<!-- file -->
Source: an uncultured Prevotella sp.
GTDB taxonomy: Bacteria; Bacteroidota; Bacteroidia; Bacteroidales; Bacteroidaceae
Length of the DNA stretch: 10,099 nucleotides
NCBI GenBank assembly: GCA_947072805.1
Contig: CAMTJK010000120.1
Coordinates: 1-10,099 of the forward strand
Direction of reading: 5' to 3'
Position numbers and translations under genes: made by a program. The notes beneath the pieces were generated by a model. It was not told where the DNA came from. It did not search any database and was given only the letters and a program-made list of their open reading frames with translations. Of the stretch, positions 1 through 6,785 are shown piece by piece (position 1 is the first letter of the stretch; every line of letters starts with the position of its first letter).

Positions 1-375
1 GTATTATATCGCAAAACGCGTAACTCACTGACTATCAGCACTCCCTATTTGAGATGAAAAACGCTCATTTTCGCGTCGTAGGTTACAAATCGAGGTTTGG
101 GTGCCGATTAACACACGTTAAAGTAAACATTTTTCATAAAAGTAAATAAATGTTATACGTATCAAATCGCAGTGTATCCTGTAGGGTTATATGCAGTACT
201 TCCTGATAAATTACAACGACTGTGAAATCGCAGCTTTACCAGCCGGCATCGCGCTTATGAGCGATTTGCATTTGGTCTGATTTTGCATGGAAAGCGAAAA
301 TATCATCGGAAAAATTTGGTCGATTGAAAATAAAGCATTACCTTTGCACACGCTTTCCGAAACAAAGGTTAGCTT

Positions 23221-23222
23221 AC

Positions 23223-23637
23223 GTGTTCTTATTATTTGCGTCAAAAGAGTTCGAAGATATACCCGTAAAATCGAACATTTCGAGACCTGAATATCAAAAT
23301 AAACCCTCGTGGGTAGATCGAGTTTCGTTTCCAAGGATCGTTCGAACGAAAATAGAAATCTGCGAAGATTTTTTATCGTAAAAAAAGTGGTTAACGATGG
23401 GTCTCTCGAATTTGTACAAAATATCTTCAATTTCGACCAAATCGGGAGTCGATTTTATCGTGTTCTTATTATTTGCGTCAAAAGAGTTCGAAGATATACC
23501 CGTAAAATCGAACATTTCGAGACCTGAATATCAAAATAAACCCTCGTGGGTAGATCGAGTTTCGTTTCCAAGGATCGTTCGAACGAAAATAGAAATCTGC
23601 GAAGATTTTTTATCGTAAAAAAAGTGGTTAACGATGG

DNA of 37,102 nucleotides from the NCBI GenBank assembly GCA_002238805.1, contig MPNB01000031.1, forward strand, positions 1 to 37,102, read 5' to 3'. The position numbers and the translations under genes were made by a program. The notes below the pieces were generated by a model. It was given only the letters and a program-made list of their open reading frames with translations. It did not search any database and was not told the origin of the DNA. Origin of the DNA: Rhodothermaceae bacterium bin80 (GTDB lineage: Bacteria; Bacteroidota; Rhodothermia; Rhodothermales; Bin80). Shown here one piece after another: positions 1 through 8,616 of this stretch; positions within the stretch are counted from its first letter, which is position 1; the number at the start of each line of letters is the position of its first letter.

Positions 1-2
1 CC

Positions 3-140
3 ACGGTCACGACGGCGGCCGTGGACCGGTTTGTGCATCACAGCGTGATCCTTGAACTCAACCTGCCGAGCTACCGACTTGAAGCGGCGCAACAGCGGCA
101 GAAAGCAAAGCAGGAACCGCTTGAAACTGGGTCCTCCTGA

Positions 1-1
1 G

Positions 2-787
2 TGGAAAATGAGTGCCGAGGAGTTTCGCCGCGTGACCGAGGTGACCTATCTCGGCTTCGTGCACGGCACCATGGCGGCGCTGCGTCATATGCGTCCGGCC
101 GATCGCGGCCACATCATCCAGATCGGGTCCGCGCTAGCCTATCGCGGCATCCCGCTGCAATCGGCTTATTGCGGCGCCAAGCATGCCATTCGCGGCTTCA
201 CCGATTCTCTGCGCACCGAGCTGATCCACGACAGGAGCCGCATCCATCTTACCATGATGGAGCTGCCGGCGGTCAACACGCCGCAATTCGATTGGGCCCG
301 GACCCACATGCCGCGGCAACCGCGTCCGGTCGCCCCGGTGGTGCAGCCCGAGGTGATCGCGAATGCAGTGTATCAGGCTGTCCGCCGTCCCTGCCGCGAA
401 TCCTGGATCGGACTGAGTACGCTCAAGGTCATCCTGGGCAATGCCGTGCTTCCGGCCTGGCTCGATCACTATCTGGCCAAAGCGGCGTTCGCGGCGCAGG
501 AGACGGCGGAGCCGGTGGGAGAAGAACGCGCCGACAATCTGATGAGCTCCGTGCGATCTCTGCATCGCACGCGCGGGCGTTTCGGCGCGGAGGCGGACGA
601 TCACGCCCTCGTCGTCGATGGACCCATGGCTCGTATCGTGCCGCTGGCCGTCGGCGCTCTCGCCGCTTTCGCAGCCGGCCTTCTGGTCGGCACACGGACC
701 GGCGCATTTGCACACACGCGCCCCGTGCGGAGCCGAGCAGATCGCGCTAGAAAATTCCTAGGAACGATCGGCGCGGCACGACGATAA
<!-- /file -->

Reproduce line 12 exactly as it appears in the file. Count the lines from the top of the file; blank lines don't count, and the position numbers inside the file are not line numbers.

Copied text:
201 TCCTGATAAATTACAACGACTGTGAAATCGCAGCTTTACCAGCCGGCATCGCGCTTATGAGCGATTTGCATTTGGTCTGATTTTGCATGGAAAGCGAAAA